So yes, if you're going to act responsibly and take the actual necessary precautions (not merely what you THINK are the necessary precautions), do whatever the floats your boat. But knowing full well that the vast majority of steel wool spinners are doing so irresponsibly, I'm not going to encourage the activity and maybe the author instead of just saying "Hey, we were spinning wool." should do their part in encouraging responsible practice of the activity by also adding the specific risks and precautions a person interested in emulating the shot should take to educate those that might be interested rather than just wave it off like everyone else seems to do.

The whole post was about sharing so that we can teach each other and spread knowledge so it seems like if you believe that things should be done responsibly, you should agree that information about safety precautions and securing proper permitting should be thrown in with the "spinning steel wool" part...

Jon Kellett's picture

I often share location info, the exception being areas that are sensitive to an influx of visitors - That could mean ecologically, or upsetting the locals :-)

As for camera settings - Usually I'll share those. The exceptions being where I wasn't paying attention to what I was doing and did something stupid, like using ISO 400 in bright daylight photographing a reflective object with a large aperture because I forgot to check the settings after my last shoot!

The reason that I share settings is that when I was learning, I spent way too much time on photo.net looking at photos and trying to reverse engineer the shot, then checking the settings to see how close I got. This was an important step to understanding instinctively how the settings worked. It also allowed me to develop a more critical eye to the images. I want to give others that same opportunity to ask questions and learn.

Overall, the sheer number of copycat images on the web attests to the enthusiasm for people to visit a site and replicate, with minimal effort, what someone did earlier.
One only has to search "Iceland", "Slot Canyons" or "Palouse" on Flickr to see the truth of that.

Rayann Elzein's picture

Or have a look at the new popular @insta_repeat account on Instagram :)

JetCity Ninja's picture

i just underexpose every shot i take by 1.5 stops, correct in lightroom due to my sensor's iso-invariant capability, and baffle people with my exif data.

Rayann Elzein's picture

People who just ask me on Instagram DM, totally out of the blue, "where did you take this photo?" get ignored and blocked. They are lazy photographers who don't take time to do their research, aren't even polite, and just feel entitled to the location. I hate those guys. If you're nice with me, if we've been following and commenting each other's work, and you kindly ask, then I may be very helpful. As for settings, I don't see any reasons to hide them.

"Time of day, weather, clouds, water, fog, and myriad other factors are what make the photo, not just f-stops and shutter speeds."

You've just successfully made a solid argument against yourself. If someone really wants to know how that shot was made then they need all the information. And that's a longer conversation than just sharing camera settings.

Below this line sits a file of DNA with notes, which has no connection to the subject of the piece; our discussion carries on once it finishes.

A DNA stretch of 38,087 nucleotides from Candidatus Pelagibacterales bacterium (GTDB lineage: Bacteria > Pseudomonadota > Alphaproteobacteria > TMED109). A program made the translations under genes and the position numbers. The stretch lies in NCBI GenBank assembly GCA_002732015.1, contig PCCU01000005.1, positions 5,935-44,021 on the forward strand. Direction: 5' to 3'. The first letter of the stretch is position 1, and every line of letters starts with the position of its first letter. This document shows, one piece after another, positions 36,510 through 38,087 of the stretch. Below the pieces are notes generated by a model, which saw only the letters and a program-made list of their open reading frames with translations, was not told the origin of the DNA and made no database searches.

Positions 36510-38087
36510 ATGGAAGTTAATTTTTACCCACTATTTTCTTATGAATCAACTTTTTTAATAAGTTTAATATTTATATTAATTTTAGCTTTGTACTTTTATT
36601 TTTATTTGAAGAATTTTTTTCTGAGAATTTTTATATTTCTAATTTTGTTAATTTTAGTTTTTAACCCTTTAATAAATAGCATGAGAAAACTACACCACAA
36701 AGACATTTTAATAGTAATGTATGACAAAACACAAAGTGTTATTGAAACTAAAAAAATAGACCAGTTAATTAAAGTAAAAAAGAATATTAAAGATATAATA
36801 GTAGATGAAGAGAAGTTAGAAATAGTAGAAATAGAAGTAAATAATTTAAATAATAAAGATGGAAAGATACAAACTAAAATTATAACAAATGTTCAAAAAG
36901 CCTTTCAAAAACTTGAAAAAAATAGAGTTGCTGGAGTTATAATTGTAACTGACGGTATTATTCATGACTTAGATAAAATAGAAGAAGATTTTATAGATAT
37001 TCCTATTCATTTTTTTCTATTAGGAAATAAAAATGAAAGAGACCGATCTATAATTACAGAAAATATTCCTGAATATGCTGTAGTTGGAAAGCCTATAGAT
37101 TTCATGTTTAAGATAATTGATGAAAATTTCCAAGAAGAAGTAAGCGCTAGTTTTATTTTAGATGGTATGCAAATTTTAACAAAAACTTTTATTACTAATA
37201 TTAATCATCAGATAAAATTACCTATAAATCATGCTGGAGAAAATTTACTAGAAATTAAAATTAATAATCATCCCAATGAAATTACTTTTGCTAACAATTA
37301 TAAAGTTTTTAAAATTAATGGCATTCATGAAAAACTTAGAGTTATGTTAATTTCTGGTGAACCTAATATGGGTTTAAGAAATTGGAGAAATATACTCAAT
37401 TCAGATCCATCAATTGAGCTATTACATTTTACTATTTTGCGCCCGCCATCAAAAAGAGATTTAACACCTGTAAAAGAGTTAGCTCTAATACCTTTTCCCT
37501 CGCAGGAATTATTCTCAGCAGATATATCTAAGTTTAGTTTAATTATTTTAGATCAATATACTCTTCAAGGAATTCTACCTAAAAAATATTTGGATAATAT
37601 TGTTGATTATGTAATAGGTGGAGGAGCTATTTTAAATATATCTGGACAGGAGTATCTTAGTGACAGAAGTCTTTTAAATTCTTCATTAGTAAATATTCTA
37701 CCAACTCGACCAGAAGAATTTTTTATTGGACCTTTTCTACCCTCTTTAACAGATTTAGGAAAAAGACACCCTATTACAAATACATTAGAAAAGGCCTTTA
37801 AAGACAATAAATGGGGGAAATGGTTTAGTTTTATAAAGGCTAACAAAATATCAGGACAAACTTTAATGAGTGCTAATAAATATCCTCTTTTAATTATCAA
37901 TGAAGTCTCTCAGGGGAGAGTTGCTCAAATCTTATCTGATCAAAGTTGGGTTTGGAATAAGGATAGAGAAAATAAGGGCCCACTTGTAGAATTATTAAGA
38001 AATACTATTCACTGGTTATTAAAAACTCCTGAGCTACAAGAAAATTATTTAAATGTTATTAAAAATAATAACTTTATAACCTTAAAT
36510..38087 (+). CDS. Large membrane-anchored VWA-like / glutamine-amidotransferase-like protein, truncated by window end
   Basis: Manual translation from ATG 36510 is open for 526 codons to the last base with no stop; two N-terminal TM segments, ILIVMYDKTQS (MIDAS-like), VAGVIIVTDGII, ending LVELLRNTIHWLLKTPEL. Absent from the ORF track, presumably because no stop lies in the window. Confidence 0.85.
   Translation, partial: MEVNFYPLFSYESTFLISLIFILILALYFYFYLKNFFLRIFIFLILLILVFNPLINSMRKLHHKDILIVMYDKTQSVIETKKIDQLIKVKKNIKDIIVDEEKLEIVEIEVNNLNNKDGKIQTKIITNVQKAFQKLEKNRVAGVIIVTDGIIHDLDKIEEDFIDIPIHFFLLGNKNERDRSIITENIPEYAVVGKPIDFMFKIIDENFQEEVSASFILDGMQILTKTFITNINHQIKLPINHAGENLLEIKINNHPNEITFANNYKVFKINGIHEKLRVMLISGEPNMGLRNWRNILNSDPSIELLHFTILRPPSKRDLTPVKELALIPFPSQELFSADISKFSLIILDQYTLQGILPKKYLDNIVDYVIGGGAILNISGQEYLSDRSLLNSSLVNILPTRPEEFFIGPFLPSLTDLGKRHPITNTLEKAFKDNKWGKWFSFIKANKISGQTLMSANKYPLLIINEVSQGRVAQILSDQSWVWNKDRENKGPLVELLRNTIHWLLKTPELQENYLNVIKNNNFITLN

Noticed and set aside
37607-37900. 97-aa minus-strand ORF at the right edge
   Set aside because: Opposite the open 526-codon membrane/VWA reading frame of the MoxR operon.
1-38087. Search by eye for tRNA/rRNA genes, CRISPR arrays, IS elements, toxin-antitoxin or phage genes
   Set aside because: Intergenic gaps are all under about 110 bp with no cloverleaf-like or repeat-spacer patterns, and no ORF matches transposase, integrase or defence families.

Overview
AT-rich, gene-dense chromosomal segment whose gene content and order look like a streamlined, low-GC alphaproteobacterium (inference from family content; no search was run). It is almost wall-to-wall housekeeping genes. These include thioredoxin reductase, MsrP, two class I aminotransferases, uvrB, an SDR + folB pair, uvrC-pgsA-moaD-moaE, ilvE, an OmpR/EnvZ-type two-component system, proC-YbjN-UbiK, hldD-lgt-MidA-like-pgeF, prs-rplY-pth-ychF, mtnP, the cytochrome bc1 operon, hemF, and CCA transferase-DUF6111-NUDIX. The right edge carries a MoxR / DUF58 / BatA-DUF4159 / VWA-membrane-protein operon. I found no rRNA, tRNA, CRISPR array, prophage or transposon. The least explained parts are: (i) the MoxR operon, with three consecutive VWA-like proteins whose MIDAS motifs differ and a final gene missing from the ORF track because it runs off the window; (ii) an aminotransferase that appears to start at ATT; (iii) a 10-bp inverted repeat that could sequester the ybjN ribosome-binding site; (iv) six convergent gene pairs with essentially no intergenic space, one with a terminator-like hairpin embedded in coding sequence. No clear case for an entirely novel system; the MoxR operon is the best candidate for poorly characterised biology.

I think a lot of photographers don't share settings (or locations for that matter) because they don't feel the need to legitimize themselves and they know these little slivers of information don't amount to much. I've never met a photographer who hid information from me after we've established a relationship and they understand my genius search for knowledge. Think you might be overreacting here to make this an article.

On a side note, I've gotten the impression that many people who are very forthcoming on how they take photos are coming from a place of flaunting their knowledge under the guise of benevolence. Now, don't take that too personally since this is, in fact, a site where people come for knowledge. So maybe instead of campaigning that people share information no-one else is entitled to that does little good in of itself anyway...dedicate your article on how you took the shot. All that weather and other factors you mention like editing, the theories behind why you did what you did, what were your limitations and challenges ect. That's where the value is.

user-197098's picture

I remember about 50 years ago when I was getting serious about my photography that spending time analyzing the work of other photographers was time very well spent. If you truly understand your craft you should be able to look at a photograph and figure out the settings that would produce the shot. That is an essential part of learning about photography. If you can't do that, you need to spend more time learning about photography.

user-197098's picture

I post EXIF data on all my images on my Flickr and YouPic sites.

Steven Magner's picture

If you are fortunate to have someone bring you to an iconic spot that's one thing. But social media has this weird "I want to show people I went their" approach rather than appreciation of the artists work. Stamp collecting inevitably will lead to destruction of preserved spots by the 1% of crappy human beings too cheap to buy art from the artist that created the original and would rather claim as their own.

Michael McCray's picture

"As children" is the operative word. That lesson was around things because there are needs that can only be met by social cooperation. I stopped being a child a long time ago which is a good thing. Setting are way over emphasized, all the time I spent on my education never came up once except to understand fstop and shutter speed. Location just depends on who and why.

Duane Klipping's picture

On line I do not share much about the location or how I took it. I am not apt to give out free information to someone who is looking for a quick answer on wjat settings to use. Many of us have spent years honing our skills to get where we are and too many instant gradification people dont want to work for it.

In person it is a different story as i will share information there. As far as location I want to preserve it and giving this information out to all the trophy hunters is sealing the fate of the site.

In short dont be lazy do your homework and learn the art and stop expecting others to do it for you.

Christopher Eaton's picture

as for locations? Because they are being overrun by people scrambling for the latest Instagram post. Oh, and they are being vandalized. And trampled.